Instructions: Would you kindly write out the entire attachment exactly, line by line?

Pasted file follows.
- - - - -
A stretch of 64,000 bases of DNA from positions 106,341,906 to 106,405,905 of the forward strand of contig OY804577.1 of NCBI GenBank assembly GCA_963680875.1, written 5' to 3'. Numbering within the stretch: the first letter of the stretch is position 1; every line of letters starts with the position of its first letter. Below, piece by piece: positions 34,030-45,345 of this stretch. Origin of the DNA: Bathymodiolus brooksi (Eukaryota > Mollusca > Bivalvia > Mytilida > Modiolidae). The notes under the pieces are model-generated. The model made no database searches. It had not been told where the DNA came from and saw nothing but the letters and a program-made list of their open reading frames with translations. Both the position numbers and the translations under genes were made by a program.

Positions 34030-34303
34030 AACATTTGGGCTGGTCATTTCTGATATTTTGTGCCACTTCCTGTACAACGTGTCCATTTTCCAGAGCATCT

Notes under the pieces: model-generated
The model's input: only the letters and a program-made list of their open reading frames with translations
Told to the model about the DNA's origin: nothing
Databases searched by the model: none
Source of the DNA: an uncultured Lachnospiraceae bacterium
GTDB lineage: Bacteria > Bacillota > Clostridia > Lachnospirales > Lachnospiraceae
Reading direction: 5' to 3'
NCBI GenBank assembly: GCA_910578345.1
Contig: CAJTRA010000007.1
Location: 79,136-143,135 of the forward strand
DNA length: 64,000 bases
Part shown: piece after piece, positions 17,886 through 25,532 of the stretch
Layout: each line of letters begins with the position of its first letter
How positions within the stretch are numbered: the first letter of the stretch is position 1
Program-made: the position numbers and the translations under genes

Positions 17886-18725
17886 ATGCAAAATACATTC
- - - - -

A stretch of 64,000 bases of DNA from positions 106,341,906 to 106,405,905 of the forward strand of contig OY804577.1 of NCBI GenBank assembly GCA_963680875.1, written 5' to 3'. Numbering within the stretch: the first letter of the stretch is position 1; every line of letters starts with the position of its first letter. Below, piece by piece: positions 34,030-45,345 of this stretch. Origin of the DNA: Bathymodiolus brooksi (Eukaryota > Mollusca > Bivalvia > Mytilida > Modiolidae). The notes under the pieces are model-generated. The model made no database searches. It had not been told where the DNA came from and saw nothing but the letters and a program-made list of their open reading frames with translations. Both the position numbers and the translations under genes were made by a program.

Positions 34030-34303
34030 AACATTTGGGCTGGTCATTTCTGATATTTTGTGCCACTTCCTGTACAACGTGTCCATTTTCCAGAGCATCT

Notes under the pieces: model-generated
The model's input: only the letters and a program-made list of their open reading frames with translations
Told to the model about the DNA's origin: nothing
Databases searched by the model: none
Source of the DNA: an uncultured Lachnospiraceae bacterium
GTDB lineage: Bacteria > Bacillota > Clostridia > Lachnospirales > Lachnospiraceae
Reading direction: 5' to 3'
NCBI GenBank assembly: GCA_910578345.1
Contig: CAJTRA010000007.1
Location: 79,136-143,135 of the forward strand
DNA length: 64,000 bases
Part shown: piece after piece, positions 17,886 through 25,532 of the stretch
Layout: each line of letters begins with the position of its first letter
How positions within the stretch are numbered: the first letter of the stretch is position 1
Program-made: the position numbers and the translations under genes

Positions 17886-18725
17886 ATGCAAAATACATTC